Let’s say somebody buys the software from you and they regret it three months later. Well, pretty much everybody regrets it. Everybody wishes that this thing had never gotten started. This positions this about disqualification.

Now you polarize the marketplace. You have some people who come towards you because you can help them and you can satisfy their guarantees. You have other people you repel away from you. “Oh, we do Windows and you guys are Mac. There’s no way we can help you. You guys should go to this vendor over here.”

One of the requirements of being an expert is the ability to say, “I’m not the ideal vendor for you. You should not buy from me. You should go over here instead,” where it’s obvious that it does not benefit you personally to have told them that.

This is one of the key credibility aspects of any real expert. The authentic expert is usually kind of nonchalant about whether particular person gives them money or not.

You want to be able to say, “I’m not your guy.” They go, “Wow! I’m really surprised!” That raises your credibility. When you demonstrate that you’re willing to say that to some people, it sends a signal to the others that when you say “I’m your man,” you mean business.

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About the Author

Perry Marshall has launched two revolutions in sales and marketing. In Pay-Per-Click advertising, he pioneered best practices and wrote the world's best selling book on Google advertising. And he's driven the 80/20 Principle deeper than any other author, creating a new movement in business.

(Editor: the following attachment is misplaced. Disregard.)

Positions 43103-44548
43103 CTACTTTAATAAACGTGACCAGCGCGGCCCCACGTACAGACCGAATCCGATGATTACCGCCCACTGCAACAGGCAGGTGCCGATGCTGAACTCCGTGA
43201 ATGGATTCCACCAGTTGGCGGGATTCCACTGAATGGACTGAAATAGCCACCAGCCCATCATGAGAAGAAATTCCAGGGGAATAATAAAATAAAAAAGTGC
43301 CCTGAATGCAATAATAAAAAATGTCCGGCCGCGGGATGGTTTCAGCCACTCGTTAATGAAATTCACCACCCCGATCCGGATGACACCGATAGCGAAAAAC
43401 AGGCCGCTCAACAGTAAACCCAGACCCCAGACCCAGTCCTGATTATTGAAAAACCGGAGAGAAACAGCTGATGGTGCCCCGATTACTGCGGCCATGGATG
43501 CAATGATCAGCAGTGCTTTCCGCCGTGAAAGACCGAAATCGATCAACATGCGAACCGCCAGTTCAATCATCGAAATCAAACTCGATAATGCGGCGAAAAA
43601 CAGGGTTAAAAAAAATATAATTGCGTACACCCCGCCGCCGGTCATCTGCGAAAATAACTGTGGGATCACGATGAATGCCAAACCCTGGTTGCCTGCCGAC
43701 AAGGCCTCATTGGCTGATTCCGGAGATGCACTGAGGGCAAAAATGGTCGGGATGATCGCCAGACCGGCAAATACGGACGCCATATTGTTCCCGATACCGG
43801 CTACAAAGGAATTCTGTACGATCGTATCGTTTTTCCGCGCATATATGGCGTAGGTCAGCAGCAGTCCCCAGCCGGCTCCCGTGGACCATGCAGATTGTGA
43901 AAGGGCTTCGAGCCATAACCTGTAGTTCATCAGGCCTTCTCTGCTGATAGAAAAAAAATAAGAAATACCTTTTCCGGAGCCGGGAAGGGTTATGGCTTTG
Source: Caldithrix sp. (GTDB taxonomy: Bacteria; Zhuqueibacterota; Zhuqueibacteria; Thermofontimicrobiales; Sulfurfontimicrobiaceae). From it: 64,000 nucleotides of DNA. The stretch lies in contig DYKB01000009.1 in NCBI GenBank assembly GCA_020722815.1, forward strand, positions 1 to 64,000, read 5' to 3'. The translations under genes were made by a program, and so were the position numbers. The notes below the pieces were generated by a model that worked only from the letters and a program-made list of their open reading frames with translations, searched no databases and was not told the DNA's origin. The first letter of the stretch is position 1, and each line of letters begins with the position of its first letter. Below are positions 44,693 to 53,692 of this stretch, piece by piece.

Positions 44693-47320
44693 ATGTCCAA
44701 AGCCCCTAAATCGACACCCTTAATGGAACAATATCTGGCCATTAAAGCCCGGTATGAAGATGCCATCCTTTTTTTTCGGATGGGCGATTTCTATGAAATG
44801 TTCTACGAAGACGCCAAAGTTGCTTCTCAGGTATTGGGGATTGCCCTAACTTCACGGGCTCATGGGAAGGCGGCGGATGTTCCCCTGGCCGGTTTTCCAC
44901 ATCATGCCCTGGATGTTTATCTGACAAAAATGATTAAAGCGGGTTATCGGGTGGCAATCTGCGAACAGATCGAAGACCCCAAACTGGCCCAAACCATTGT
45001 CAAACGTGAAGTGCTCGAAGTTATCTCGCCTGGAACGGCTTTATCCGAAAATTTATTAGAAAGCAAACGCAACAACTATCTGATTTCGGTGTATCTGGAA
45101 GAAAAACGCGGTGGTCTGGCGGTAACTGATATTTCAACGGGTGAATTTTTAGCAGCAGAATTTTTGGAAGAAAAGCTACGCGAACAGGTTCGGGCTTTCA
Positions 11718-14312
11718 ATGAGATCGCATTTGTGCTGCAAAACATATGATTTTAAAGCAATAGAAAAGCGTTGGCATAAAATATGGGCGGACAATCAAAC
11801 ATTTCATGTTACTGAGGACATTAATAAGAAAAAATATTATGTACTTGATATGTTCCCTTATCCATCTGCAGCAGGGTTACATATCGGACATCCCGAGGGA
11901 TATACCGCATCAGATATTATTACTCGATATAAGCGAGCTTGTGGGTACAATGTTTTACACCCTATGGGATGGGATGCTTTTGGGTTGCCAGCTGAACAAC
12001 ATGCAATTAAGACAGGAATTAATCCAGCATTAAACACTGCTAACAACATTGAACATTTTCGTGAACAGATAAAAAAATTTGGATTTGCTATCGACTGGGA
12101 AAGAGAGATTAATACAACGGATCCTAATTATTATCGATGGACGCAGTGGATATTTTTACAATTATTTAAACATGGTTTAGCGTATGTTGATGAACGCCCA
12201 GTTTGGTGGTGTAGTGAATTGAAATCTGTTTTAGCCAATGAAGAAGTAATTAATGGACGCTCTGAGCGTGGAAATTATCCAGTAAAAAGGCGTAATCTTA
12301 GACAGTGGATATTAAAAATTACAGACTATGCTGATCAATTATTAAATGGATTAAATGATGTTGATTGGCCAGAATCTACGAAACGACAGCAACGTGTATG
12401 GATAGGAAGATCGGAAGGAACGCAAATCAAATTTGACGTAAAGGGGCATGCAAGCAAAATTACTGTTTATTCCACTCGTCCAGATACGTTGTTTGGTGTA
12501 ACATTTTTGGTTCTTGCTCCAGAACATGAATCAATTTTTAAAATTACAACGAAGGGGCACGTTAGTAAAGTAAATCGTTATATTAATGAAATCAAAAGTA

He is referenced across the Internet and by Harvard Business Review, The New York Times, INC and Forbes Magazine.

5 Comments on “Discovery Contract: Charging for a quote & being serious about it”

    1. The same way you get an opportunity to quote any project – by generating leads, speaking, writing, publishing, buying traffic, and putting out your selling proposition to a person with a “bleeding neck.”

  1. That’s a very useful process.
    Should be common industry practice. (maybe it’s already on the way to becoming that)

    However the numbers in your example should be higher.
    Sending a team of experts for two days should cost way more than $2000.
    After all a man-day for an expert already has a price tag of at least $1000. :-)
    And if there’s long distance travel and accommodation, sending one expert for two days will cost something like $5000 to $6000.
    Multiply by team size.

    To make the numbers work, the software should cost $100k or more.

  2. This is great. I was linked here from

    I am working as a consultant now and I’m ready to step up and start doing discovery calls. I understand the entire thing you have here. One thing I’m wondering is what you actually deliver to the client that is so valuable to them after having paid you initially? And how can they use it even if they don’t go with you?

    Is there a template or an example/sample of what is delivered? It would be great to see something like that.

    Any suggestions?

    1. You diagnose their problem in a way that nobody doing a free quote would be willing to do. You find where the bones are buried. Where are the surprises? What could go wrong that they have not anticipated?

      John Mendocha is doing a high-end advanced Discovery Contract seminar in Las Vegas October 16-19, covering this strategy in complete detail. Get on our email list for details or contact our sales team for advance details.